I have to compute the duration of events in postgres based on start_time and end_time, both are in the HH:MM:SS format. Simply end_time – start_time works:
create table test_date as select sum(eindtijd - starttijd) as tijdsduur from evenementen_2019;
This results in an interval in HH:MM:SS format. But sometimes the end_time is the next day. Examples:
start_time end_time duration computed 18:00 21:00 3:00 3:00 18:00 0:00 6:00 -18:00 18:00 1:00 7:00 -17:00
I only have times without time zones, no dates.
The solution is conceptually simple: when duration < 0, add 24 hours to it. So I tried:
update test_date set duration = to_date('24:00:00', 'HHMMSS') - duration where duration < 0 * interval '1' second;
This generates an error:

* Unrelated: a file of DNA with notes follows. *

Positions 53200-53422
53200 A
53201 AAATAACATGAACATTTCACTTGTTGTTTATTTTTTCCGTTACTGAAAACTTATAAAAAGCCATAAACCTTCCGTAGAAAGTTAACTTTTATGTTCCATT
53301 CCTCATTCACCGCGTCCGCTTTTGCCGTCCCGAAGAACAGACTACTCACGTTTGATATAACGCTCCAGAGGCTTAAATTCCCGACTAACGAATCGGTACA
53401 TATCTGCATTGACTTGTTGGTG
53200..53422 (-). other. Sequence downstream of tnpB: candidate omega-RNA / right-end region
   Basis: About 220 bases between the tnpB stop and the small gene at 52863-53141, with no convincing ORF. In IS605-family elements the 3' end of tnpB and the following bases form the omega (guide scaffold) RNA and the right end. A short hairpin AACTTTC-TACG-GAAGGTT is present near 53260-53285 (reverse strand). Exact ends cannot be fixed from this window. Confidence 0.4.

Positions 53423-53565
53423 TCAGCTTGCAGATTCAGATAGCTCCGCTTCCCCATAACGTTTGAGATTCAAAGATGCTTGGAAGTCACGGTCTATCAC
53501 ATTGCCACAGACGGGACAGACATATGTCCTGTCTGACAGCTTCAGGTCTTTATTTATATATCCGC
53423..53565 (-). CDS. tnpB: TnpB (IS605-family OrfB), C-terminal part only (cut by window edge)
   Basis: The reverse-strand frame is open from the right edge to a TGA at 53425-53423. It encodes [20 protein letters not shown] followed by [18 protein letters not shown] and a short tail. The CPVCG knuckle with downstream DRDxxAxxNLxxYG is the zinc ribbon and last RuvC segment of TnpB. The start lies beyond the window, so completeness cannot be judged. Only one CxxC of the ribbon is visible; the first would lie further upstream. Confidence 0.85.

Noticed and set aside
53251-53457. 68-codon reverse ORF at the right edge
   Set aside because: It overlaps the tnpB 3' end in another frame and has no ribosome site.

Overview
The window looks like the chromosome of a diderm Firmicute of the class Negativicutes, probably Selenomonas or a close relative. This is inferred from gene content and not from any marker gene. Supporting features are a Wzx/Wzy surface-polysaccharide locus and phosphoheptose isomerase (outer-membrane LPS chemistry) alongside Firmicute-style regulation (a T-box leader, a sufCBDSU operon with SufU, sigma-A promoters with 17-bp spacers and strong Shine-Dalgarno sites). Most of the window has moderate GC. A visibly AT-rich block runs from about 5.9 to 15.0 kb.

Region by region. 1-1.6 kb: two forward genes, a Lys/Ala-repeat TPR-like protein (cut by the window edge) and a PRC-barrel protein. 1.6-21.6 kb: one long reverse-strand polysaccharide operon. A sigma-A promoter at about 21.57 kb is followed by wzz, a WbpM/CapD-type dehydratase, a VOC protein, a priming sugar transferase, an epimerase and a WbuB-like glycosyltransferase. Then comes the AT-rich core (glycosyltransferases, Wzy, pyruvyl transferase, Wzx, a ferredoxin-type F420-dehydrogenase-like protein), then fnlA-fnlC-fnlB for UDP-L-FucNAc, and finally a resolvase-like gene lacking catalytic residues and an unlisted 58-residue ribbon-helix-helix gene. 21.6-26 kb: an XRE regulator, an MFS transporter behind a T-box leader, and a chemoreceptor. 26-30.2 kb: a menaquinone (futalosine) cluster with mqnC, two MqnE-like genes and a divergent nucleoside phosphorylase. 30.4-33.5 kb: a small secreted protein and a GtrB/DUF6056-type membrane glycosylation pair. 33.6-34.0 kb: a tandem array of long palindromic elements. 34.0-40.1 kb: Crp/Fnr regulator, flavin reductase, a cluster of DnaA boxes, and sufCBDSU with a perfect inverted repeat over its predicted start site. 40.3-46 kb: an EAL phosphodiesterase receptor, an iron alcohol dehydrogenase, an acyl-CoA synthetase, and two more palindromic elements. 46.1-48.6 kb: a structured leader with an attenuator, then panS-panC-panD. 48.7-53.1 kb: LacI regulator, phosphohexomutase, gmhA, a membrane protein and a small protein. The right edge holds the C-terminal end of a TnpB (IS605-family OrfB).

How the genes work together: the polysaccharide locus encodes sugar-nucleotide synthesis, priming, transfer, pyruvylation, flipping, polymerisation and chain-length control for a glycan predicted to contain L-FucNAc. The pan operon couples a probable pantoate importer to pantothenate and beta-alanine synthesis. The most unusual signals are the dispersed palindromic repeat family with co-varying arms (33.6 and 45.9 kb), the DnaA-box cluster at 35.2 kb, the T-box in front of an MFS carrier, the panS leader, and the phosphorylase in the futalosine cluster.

ERROR: column “duration” is of type interval but expression is of type timestamp without time zone
That’s right and I thought that a
timestamp - interval yields a timestamp. I am at a loss on how to solve this problem. Does somebody know what is the best way to solve this problem?
I thought that a timestamp – interval yields a timestamp
It does. And you then try to store that resulting timestamp into a column of type interval, which doesn’t work.
Note that if it survived this part, it still wouldn’t work, because your
to_date function call would fail at run time.
You say you should add 24 hours, but you what you try to do is subtract from 24 hours (of the wrong type), which would be wrong if it did work.
You can translate what you said you want to do almost word for word into SQL:
update test_date set duration = duration + interval '24 hours' where duration < 0 * interval '1' second;